playground where you could stretch your legs higher than your head. There were still Easter eggs lodged in the mouths of
drainpipes and sleds on frozen hills, that joyous scream of flying toward yourself in the snow. Squirrels storing nuts, kittens being
born with eyes closed; there was still everything tiny, unformed, flung wide open into the air!

But how did you carry such an assurance? In those hallways, standing before those thin gray wisps of women, with Grandma
slinking back and pushing me forward to go in alone, I didn't know. There was something here which also smelled like life. But
it was a life I hadn't learned yet. I had never outlived anything I knew of, except one yellow cat. I never had saved a photograph.
For me life was a bounce, an unending burst of pleasures. Vaguely I imagined what a life of recollection could be, as already I
was haunted by a sense of my own lost baby years, golden rings I slipped on and off my heart. Would I be one of those women?

37
Test Validity Study (TVS) Report
Supported by the Fund for the Improvement of Postsecondary Education (FIPSE)

Their rooms were shrines of upholstery and lace. Silent radios standing under stacks of magazines. Did they work? Could I
turn the knobs? Questions I wouldn't ask here. Windows with shades pulled low, so the light peeping through took on a changed
quality, as if it were brighter or dimmer than I remembered. And portraits, photographs, on walls, on tables, faces strangely
familiar, as if I was destined to know them. I asked no questions and the women never questioned me. Never asked where the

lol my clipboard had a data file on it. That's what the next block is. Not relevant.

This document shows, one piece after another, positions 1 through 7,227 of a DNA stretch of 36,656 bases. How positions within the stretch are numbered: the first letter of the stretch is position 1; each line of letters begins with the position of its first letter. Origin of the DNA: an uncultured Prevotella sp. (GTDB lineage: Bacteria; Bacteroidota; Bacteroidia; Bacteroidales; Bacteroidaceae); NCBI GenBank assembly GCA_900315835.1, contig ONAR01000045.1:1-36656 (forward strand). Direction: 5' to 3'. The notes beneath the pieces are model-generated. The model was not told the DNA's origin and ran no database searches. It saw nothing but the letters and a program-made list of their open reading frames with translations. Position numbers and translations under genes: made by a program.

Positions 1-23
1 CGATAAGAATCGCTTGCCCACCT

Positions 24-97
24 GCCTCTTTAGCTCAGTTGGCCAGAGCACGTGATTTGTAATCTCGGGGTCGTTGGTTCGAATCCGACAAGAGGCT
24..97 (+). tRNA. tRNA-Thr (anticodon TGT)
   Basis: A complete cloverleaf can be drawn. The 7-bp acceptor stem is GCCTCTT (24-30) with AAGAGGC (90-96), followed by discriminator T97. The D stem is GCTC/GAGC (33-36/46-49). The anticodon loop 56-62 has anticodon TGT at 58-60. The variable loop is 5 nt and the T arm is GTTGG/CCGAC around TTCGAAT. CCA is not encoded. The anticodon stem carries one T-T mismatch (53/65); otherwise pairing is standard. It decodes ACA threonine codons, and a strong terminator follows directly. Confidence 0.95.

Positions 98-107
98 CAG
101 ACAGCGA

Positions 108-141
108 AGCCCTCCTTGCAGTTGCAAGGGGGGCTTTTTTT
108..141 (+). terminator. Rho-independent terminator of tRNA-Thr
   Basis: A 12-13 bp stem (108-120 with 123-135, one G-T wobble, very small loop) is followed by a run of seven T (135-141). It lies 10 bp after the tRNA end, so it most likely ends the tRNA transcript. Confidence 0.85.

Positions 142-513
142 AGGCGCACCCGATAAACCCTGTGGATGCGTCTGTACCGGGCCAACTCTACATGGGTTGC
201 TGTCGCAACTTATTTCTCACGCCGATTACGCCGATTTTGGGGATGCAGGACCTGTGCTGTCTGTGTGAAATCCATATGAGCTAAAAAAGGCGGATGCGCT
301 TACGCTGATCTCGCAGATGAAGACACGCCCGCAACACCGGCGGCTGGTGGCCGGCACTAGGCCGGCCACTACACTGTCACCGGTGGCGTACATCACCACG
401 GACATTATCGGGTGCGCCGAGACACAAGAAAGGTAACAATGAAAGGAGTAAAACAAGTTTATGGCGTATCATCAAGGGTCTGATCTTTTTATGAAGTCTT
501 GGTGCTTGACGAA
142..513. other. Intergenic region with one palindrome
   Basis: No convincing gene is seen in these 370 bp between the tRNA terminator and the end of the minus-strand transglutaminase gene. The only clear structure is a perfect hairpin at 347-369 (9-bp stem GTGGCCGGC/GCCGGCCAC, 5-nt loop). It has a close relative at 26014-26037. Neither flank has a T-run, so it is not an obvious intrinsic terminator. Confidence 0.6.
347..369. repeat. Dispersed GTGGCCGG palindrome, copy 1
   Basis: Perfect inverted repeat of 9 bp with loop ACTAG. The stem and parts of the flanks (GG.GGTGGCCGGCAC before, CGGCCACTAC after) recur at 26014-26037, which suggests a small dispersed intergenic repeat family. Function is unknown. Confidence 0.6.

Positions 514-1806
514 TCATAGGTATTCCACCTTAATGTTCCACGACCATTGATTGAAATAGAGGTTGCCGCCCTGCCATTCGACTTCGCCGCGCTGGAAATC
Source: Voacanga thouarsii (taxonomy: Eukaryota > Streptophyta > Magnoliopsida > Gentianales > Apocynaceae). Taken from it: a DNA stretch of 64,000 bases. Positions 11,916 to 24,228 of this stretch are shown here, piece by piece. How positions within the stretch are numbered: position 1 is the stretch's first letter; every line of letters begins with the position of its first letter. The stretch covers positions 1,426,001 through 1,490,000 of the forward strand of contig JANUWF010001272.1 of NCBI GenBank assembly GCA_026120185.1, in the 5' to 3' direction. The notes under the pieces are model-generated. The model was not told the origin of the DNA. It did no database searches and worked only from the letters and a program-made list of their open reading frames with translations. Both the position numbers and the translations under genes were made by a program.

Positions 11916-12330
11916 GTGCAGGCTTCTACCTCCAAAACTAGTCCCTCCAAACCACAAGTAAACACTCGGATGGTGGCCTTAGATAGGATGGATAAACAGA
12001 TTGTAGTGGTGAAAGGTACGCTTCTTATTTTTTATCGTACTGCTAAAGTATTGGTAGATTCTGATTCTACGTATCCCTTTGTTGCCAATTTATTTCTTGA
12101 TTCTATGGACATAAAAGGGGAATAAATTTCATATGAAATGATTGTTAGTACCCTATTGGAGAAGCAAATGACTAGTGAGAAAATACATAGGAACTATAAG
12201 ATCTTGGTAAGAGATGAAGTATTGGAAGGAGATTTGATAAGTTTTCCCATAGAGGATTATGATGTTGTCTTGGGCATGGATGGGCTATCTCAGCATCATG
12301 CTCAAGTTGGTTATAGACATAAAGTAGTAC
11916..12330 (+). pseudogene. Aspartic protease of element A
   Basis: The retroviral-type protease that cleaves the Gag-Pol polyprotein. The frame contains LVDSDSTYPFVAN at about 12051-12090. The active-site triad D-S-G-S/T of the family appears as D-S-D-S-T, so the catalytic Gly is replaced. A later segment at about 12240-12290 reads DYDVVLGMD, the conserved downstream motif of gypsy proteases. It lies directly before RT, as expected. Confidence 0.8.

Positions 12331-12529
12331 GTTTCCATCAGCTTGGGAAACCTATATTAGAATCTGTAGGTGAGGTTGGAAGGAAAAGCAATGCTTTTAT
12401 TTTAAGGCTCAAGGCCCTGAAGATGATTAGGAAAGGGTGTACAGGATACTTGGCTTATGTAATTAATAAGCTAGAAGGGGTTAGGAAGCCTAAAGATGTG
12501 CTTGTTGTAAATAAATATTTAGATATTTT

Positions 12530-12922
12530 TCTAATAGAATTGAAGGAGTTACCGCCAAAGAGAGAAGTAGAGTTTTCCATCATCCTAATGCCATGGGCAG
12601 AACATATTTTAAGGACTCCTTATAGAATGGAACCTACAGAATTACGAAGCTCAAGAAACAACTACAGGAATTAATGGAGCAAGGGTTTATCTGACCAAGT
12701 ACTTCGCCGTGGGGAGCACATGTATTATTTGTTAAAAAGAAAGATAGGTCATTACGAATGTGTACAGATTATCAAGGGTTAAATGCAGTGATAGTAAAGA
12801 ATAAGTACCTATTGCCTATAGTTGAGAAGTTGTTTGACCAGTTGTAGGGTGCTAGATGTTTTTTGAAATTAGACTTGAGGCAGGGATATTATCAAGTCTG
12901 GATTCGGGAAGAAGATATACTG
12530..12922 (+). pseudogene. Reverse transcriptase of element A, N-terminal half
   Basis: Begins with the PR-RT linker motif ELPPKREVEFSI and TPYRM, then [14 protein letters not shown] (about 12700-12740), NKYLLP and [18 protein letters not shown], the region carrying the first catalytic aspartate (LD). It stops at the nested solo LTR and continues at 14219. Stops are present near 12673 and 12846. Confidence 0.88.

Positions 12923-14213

money went, had the price gone up since last year, were there any additional flavors. They bought what they remembered—if it
was peanut-butter last year, peanut-butter this year would be fine. They brought the coins from jars, from pocketbooks without
handles, counted them carefully before me, while I stared at their thin crops of knotted hair. A Sunday brooch pinned loosely to
the shoulder of an everyday dress. What were these women thinking of?

And the door would close softly behind me, transaction complete, the closing click like a drawer sliding back, a world slid quietly
out of sight, and I was free to return to my own universe, to Grandma standing with arms folded in the courtyard, staring
peacefully up at a bluejay or sprouting leaf. Suddenly I'd see Grandma in her dress of tiny flowers, curly gray permanent, tightly
laced shoes, as one of them—but then she'd turn, laugh, "Did she buy?" and again belong to me.

Gray women in rooms with the shades drawn . . . weeks later the cookies would come. I would stack the boxes, make my
delivery rounds to the sleeping doors. This time I would be businesslike, I would rap firmly, "Hello Ma'am, here are the cookies
you ordered." And the face would peer up, uncertain . . . cookies? . . . as if for a moment we were floating in the space between
us. What I did (carefully balancing boxes in both my arms, wondering who would eat the cookies—I was the only child ever seen